WASHINGTON (AP) -- The U.S. economy expanded at a 2.8 percent annual rate from July through September, a surprising acceleration ahead of the 16-day partial government shutdown. But much of the strength came from a buildup in unwanted stockpiles.
Home construction also rose and state and local governments spent at the fastest pace in four years. But businesses spent less on equipment, federal spending fell and consumers spent at a slower pace. All are troubling signs for the final three months of the year.
Overall, growth increased in the third quarter from a 2.5 percent annual rate in the April-June period to the fastest pace in a year, the Commerce Department said Thursday.
The third-quarter growth was nearly a full percentage point stronger than most economists had predicted. But analysts noted that much of the unforeseen strength came from a buildup in inventories. That suggests companies overestimated consumer demand.
Restocking contributed 0.8 percentage point to growth, double the amount from inventory building in the second quarter.
"The large inventory build was likely unintentional," said Sal Guatieri, an economist at BMO Capital Markets. He predicts that companies will cut back on restocking in the October-December quarter, which along with the impact from the shutdown will slow growth to a rate below 2 percent.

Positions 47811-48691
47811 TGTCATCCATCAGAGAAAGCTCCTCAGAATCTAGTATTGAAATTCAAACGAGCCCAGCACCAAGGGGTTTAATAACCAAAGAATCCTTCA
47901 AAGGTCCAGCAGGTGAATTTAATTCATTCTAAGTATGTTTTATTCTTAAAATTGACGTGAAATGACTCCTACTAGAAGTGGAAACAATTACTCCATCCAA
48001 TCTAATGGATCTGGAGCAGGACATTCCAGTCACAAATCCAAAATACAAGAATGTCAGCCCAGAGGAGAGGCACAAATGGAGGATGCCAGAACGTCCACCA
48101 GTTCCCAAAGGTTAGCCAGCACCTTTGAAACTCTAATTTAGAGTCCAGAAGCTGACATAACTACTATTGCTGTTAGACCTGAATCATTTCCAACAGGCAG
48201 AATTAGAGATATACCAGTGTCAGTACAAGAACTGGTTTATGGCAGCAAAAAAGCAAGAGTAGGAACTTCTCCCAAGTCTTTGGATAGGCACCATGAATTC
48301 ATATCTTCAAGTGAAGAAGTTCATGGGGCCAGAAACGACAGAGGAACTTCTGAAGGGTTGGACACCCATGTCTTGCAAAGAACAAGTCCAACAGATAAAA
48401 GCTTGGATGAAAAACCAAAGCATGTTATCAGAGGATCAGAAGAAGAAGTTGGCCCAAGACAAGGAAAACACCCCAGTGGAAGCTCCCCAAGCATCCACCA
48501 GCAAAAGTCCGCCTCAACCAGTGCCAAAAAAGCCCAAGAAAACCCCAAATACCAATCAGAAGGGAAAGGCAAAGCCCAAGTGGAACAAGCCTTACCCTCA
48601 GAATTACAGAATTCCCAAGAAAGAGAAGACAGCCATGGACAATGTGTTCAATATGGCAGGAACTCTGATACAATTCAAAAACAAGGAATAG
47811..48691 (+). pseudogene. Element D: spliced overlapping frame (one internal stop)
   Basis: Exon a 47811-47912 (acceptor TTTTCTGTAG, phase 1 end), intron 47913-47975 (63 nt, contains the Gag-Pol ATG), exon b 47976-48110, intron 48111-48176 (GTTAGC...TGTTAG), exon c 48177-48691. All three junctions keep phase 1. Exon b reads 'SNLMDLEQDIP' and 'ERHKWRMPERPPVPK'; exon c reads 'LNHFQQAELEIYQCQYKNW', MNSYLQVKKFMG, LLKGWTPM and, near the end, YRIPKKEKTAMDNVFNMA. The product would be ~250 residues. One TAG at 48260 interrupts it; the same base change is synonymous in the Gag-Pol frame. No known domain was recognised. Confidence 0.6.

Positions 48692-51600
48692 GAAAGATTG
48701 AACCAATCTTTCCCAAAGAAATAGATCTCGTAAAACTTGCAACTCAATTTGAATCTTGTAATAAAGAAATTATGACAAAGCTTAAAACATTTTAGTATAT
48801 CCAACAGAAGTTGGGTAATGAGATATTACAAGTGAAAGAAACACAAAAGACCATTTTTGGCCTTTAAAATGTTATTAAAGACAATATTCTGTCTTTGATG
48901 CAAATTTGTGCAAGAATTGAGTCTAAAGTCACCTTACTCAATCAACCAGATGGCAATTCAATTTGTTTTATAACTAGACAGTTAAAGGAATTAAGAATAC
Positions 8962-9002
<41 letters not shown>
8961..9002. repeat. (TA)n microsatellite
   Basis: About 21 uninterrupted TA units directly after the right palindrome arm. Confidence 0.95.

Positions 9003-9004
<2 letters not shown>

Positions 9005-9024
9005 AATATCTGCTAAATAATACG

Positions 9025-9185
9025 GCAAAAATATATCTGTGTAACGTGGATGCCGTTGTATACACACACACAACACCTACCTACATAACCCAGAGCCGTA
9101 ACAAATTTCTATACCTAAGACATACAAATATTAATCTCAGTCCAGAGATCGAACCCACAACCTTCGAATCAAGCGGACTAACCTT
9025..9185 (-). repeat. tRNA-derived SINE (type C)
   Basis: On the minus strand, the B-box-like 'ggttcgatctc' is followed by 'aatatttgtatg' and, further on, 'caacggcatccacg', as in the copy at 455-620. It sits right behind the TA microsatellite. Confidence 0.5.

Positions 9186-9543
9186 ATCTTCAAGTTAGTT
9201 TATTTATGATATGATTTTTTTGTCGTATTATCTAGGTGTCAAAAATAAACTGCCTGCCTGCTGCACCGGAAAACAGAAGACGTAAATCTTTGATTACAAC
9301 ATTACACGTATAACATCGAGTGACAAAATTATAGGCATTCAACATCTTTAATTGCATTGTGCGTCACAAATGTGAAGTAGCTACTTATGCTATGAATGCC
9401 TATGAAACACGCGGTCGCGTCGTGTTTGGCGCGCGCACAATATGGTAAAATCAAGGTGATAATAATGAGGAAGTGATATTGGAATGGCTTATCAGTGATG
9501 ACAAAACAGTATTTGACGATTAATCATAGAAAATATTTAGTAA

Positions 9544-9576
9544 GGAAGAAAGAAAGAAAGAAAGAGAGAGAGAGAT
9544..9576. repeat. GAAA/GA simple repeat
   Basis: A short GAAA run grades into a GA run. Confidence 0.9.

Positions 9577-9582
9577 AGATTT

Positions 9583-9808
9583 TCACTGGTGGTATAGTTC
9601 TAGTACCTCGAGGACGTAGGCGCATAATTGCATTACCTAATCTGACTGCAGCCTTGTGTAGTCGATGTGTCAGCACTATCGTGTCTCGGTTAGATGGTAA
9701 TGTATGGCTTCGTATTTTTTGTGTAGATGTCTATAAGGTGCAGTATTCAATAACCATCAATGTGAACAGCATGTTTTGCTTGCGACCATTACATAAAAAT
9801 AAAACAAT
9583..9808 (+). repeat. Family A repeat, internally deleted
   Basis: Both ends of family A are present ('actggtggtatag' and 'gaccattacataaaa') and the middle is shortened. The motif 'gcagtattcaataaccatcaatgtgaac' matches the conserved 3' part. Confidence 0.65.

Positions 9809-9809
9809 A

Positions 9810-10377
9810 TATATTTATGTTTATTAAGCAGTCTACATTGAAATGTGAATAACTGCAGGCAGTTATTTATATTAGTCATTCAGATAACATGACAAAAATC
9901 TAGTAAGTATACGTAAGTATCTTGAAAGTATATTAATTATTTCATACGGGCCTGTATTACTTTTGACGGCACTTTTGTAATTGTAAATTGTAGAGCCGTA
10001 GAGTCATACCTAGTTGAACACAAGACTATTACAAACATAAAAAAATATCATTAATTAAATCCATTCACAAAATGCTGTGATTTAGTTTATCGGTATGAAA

Consumers stepped up spending on goods in the third quarter. But overall spending weakened to a 1.5 percent annual rate, down from the second quarter's 1.8 percent pace. That's because spending on services was essentially flat, partly because of a cooler summer that lowered utility spending.
Spending by consumers is critical to growth because it drives roughly 70 percent of economic activity. Higher taxes this year and slow wage growth have weighed on consumers' wallets since the start of the year.
Exports rose at a 4.5 percent rate in the third quarter, helped by stronger economies overseas.
Still, businesses cut back sharply on investment in equipment by the most in a year.
Overall government activity grew at a slight 0.2 percent rate, reflecting a 1.5 percent rise in state and local government spending, the best showing since the spring of 2009. Federal government spending continued to drop, falling at a 1.7 percent rate in the third quarter.
Many analysts say the shutdown could cut more than half a percentage point from growth in the October-December quarter. The shutdown cost the U.S. economy $24 billion, according to Beth Ann Bovino, an economist at Standard & Poor's.